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With the global travel industry disrupted in recent years, many of us have turned our attentions to other pursuits. If you’ve been holding off on going overseas, but are yearning for adventure, don’t despair! There’s plenty to discover close to home.
It’s not just the great coffee and restaurants that give Melbourne its reputation as Australia’s ‘cultural capital’ – there are also plenty of fascinating historical stories and mysteries to uncover.
Whether you’re a Melbourne local, or spending time here as a student or tourist, you’ll get more out of your experience of the city by exploring some of its history.
Here are just a few secrets Melbourne has been hiding.
An abandoned underground bowling alley
Underneath Melbourne’s famous Degraves Street café precinct lies an abandoned bowling alley and tavern that have been boarded up and forgotten. This was just one of the intriguing mysteries discovered by Bachelor of Film, TV and Animation student Aarya Hatkhambkar and her classmates when they were filming a documentary about the Degraves St underpass, also known as Campbell Arcade.
The students explored the history of the underpass on the eve of its closure to make way for Metro Tunnel upgrades.
‘Degraves underpass was a pedestrian area that came off from Flinders St Station,’ Aarya explains. ‘They used it during the first Olympic Games that were held in Melbourne, to separate the crowds.’
‘It was public access but a lot of people don’t know it exists. It’s got these pink mosaic walls and it’s really, really pretty. The most famous hidden location there is this bowling alley, it’s all sealed up now. We went in there and showed whatever we could which was remaining. We didn’t go into any unauthorised areas, just public spaces we could film.’
Unfortunately Aarya and her crew weren’t able to get a glimpse of the bowling alley, but could see a path leading up to a curved in wall that was all sealed up.
The students’ documentary may be the last remaining relic preserving the history of the tunnel, which up until recently was home to a variety of niche shops offering vinyl records, vintage clothing, coffee and hairdressing. All the local businesses had to move out to make way for the new tunnel upgrade.
‘Nobody actually knows how they’re going to preserve the area,’ Aarya says. ‘A lot of arcades in the past have been destroyed due to urbanisation. They’ll keep it, but maybe not in its most beautiful form.’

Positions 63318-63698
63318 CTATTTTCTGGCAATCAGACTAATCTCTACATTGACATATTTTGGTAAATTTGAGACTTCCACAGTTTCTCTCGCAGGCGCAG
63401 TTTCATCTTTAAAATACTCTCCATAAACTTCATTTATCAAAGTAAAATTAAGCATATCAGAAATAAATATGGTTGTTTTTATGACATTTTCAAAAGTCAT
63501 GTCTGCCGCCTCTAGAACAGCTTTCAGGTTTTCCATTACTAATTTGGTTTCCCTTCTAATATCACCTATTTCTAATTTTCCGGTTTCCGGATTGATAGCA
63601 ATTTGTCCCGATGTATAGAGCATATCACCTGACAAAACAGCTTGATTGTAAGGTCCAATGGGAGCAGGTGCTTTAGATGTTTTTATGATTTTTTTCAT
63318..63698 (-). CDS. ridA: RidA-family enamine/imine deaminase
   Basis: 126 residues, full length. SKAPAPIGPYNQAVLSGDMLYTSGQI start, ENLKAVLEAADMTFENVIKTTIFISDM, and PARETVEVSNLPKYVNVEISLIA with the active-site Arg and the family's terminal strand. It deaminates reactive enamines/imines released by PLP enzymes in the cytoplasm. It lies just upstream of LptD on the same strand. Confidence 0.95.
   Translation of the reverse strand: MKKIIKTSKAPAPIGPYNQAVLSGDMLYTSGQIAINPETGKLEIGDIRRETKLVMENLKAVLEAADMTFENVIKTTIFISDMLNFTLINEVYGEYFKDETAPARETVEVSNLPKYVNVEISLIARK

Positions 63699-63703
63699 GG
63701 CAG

A recently reawakened ballroom above Flinders Street Station
Many of the Melbourne residents who regularly pass through the iconic Flinders Street Station have no idea that the building is home to a lavish ballroom which was abandoned for 35 years.
The expansive ballroom is part of the main building, which was completed in 1910. In its heyday, it was the standout attraction of the 100-room building, hosting weekly dances and classes. From about the 1920s onwards, Flinders Street Station was also host to a range of educational and club activities managed by the Victorian Railways Institute.
But the ballroom closed its doors in 1985 and was essentially off-limits until 2021, when artist Patricia Piccinini reopened it to host an exhibition.
Aarya learnt a little about the ballroom during her research for the documentary.
‘It’s really weird with these locations because people neglect them and when rumours start happening, it just gets hushed away,’ she says.
The long-forgotten Degraves Street Mill
Back in Degraves Street, many Melbournians have never learnt that this area, now famous for cafes and quirky shops, started off as a mill.
The street is named after William Degraves and his brother Charles, who in 1849 established a steam flour mill on the corner of Flinders Lane and Degraves Street.
The thriving business quickly grew to include locations throughout Victoria, including at Sandhurst, Malmsbury, Kyneton and Echuca.
A distinctive building on Flinders Lane, now labelled Tomasetti House, was originally home to the William Degraves and Co warehouse, built in 1853. A bar on the ground floor of this building previously showcased some of this history, but like many businesses in the CBD it has recently closed. Now little remains that would show the area was once a mill.
The importance of preserving local history
Aarya and her classmates really enjoyed learning about these histories and more during the research for their documentary.
‘I used to get bored in school so I’d search “Abandoned places of Melbourne,”’ she laughs. ‘Me and my friends had this obsession with ghost stories, but when people think about ghost stories they often think of overseas places, not Australia. I feel like Melbournians don’t really know their own history.’
Aarya believes it’s critically important that residents of an area learn about the local history.
‘Places have been lost and adapted into new buildings. If new people don’t know anything about the history, they don’t worry about preserving it.’
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